Providing Exceptional Experiences for All
On a warm evening last June, I witnessed a remarkable interaction that impacted me both personally and professionally. At the Juneteenth celebration at the Museum of Fine Arts here in Boston, I watched a dancer delicately lift her arm in the air as she gracefully spun her wheelchair back and forth. She arched her back within her chair and lifted her leg as she ended her dance program with a bow. After her performance, a small girl walked up to her and started to sign, and to her surprise (and mine), the dancer then began to sign too! The little girl’s face lit up with glee at the realization that the woman could communicate with her. The child’s mother turned to me and said, “She wants to be a dancer too, and after seeing [this dancer], she believes anything is possible.”
What I witnessed at that moment was something more than just a cute child and a talented woman dancing in a wheelchair. For the little girl, I saw a sureness in her stance and a sparkle in her eyes as she imagined herself in new ways, thanks to her newfound dance role model.
At WorldStrides, one of my primary responsibilities is helping make our travel programs more accessible for people with mobility impairments. When one of our travelers has a disability, I am one of the first people to find out. I then work closely with the operations team to arrange any special accommodations before the tour departing, navigating some of the challenges inherent in travel and especially in Europe where local architecture is frequently centuries-old. Finding appropriate accommodations and coaches is a vital part of the work, and I try to learn as much as I can about the experience each traveler will have at sites and activities that are part of the itinerary. Transparency is essential; I try to provide as much information as possible about the experiences and challenges that may come up for our travelers who have sight, hearing, or mobility issues on fast-paced tours like ours.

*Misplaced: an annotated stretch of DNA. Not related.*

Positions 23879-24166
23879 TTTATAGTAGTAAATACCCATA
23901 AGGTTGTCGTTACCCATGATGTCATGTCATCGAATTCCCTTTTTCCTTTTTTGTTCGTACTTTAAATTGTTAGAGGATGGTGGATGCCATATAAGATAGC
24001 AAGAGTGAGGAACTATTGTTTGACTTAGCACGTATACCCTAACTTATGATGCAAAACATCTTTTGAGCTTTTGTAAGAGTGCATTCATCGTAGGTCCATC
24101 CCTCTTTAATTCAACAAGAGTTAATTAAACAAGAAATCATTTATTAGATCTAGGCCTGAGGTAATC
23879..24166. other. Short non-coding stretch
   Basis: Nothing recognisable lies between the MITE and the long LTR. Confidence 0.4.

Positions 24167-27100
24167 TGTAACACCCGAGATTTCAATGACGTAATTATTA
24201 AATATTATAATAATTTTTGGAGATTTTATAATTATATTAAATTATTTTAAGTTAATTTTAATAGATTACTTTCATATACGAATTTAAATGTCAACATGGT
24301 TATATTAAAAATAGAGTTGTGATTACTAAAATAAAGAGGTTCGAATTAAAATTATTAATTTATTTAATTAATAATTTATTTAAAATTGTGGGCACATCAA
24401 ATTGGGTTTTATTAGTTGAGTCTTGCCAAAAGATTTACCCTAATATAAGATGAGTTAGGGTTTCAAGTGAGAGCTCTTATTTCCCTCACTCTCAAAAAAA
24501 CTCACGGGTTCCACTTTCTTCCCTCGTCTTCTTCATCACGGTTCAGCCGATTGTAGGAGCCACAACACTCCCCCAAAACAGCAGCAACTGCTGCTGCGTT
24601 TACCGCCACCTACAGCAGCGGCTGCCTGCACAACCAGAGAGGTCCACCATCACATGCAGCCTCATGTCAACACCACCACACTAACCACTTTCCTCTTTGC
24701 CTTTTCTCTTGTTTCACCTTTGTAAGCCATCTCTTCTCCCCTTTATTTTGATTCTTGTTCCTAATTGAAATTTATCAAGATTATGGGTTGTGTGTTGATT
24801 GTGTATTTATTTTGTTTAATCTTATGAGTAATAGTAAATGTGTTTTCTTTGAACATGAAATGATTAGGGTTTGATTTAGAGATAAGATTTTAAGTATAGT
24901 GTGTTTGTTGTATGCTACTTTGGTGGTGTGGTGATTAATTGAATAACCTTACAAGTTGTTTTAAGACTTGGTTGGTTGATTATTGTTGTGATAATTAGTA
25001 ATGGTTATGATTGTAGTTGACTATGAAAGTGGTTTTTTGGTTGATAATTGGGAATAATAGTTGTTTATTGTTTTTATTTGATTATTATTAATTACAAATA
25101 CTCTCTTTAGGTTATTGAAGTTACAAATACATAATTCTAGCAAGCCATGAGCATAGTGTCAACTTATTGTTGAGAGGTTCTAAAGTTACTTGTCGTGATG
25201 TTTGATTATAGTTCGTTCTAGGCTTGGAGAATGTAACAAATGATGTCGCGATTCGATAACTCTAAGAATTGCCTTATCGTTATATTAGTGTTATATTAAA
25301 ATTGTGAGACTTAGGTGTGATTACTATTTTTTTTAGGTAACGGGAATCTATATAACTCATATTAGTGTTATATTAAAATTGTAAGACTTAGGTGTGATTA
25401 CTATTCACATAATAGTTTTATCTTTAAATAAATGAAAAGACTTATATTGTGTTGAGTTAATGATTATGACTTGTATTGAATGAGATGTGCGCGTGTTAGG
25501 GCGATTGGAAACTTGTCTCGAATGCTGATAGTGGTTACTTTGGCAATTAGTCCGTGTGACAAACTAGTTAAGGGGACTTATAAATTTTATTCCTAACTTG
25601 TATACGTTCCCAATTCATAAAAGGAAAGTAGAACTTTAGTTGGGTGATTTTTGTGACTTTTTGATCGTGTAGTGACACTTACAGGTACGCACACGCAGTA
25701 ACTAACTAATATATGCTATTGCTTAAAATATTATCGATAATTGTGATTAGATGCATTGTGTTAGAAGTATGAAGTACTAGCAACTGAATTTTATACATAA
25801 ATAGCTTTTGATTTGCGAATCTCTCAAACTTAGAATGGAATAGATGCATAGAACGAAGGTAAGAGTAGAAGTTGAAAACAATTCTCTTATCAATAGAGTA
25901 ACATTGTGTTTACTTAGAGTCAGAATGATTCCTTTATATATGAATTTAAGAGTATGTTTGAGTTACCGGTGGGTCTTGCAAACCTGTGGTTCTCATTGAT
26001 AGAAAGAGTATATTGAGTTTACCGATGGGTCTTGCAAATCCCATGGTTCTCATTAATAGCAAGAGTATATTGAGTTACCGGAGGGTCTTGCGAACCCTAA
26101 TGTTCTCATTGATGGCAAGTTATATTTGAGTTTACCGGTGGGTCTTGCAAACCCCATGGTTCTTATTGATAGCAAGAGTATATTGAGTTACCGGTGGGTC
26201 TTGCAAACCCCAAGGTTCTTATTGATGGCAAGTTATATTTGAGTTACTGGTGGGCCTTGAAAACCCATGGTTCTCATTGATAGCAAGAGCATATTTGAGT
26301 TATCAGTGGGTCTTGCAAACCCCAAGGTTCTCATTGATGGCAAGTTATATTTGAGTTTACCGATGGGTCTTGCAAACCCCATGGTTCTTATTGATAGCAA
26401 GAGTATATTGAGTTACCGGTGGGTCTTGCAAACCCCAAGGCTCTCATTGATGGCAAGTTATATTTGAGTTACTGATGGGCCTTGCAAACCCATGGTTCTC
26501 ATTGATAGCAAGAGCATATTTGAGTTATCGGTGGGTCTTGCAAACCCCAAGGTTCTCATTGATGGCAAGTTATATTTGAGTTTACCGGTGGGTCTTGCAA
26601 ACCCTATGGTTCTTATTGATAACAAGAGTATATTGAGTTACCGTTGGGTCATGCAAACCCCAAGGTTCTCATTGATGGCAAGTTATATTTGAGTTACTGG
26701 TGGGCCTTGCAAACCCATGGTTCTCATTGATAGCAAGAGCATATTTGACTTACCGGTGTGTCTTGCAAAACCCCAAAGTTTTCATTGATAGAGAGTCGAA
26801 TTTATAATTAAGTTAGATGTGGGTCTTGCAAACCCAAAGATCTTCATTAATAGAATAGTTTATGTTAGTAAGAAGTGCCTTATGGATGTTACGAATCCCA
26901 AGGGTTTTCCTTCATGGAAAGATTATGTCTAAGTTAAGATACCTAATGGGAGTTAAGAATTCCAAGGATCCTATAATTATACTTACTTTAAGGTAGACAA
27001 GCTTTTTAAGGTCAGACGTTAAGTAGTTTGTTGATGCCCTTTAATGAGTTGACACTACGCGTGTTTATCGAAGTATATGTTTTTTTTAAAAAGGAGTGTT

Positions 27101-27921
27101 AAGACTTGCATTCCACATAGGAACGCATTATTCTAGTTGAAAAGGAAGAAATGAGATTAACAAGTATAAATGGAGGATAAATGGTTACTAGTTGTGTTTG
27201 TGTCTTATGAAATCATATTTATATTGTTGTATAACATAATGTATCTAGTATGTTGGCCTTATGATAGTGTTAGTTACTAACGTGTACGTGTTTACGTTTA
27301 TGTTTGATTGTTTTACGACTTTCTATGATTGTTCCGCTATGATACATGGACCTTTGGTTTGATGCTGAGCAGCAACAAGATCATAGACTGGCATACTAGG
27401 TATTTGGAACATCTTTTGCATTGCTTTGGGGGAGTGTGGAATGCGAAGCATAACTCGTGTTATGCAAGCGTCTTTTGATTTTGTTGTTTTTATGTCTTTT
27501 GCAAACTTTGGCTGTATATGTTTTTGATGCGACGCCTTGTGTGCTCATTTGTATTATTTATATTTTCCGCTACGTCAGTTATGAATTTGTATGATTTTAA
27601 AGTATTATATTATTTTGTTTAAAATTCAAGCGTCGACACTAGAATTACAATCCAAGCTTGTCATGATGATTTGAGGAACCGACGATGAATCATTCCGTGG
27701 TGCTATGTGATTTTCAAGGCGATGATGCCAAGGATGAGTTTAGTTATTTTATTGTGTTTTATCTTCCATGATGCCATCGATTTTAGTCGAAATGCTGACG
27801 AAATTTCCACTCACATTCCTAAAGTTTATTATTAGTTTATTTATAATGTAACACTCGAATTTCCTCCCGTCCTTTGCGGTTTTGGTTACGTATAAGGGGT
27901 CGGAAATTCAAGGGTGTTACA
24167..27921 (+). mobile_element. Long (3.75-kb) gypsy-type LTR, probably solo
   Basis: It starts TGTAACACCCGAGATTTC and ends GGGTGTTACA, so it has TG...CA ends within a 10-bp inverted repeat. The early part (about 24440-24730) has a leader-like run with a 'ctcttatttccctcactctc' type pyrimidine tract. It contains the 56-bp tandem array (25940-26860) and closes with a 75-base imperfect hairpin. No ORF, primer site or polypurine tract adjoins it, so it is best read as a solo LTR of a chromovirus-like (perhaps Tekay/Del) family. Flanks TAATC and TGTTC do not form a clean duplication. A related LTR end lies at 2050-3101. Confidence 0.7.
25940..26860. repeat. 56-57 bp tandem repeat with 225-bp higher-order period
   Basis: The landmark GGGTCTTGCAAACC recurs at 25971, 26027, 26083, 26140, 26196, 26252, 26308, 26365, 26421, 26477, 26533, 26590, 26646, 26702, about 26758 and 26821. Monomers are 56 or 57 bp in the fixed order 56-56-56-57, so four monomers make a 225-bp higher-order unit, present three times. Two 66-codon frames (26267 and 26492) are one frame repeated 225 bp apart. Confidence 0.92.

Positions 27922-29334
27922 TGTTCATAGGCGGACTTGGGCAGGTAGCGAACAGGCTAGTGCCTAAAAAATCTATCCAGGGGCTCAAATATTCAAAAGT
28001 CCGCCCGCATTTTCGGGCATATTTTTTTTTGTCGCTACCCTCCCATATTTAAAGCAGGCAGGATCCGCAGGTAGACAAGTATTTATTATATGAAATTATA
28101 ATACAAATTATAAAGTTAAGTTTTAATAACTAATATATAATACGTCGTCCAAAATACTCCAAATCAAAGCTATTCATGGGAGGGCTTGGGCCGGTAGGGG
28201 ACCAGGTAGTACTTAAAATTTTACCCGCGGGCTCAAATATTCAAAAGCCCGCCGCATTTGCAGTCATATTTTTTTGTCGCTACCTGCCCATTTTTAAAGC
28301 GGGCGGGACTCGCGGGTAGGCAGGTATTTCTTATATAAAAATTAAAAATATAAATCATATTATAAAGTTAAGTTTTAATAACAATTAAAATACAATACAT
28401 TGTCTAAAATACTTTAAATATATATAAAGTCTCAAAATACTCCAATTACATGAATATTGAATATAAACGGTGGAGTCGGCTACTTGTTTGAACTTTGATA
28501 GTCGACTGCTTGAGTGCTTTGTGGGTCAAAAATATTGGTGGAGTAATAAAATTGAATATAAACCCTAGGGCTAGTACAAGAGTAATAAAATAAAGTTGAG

I’m proud of the work I’ve been a part of to create best practices and guidelines for how we deal with our traveler’s accessibility concerns. I see this as a way to challenge antiquated attitudes about people with disabilities. It’s my mission to provide an enjoyable experience for all of our travelers despite any disability, both visible or invisible, that they may have. I’m also passionate about making sure they can see our travel programs as an option for them. As an Afro-Latina woman of color with a diverse background, I was privileged to relish in the differences and diverse customs and cultures of my history. I am a first-generation Afro-Latina woman. My father is African American from a Southern background, and my mother is Costa Rican. I view my family as a kaleidoscope with each color merging perfectly to make a beautiful image. I have taken these lessons with me as I have traveled around the world. There is a large, fast-growing community of trailblazing black, gay, trans, and travelers with disabilities that are at the forefront of shattering myths about what makes a typical American traveler.
That’s why the interaction I saw between the dancer and the little girl was so powerful. The little girl was ready for a champion, and the dancer was there — and not just there, but featured in a prominent dance performance. Representation is so important, not only for little girls but for society as a whole. If we can see it, we can be it!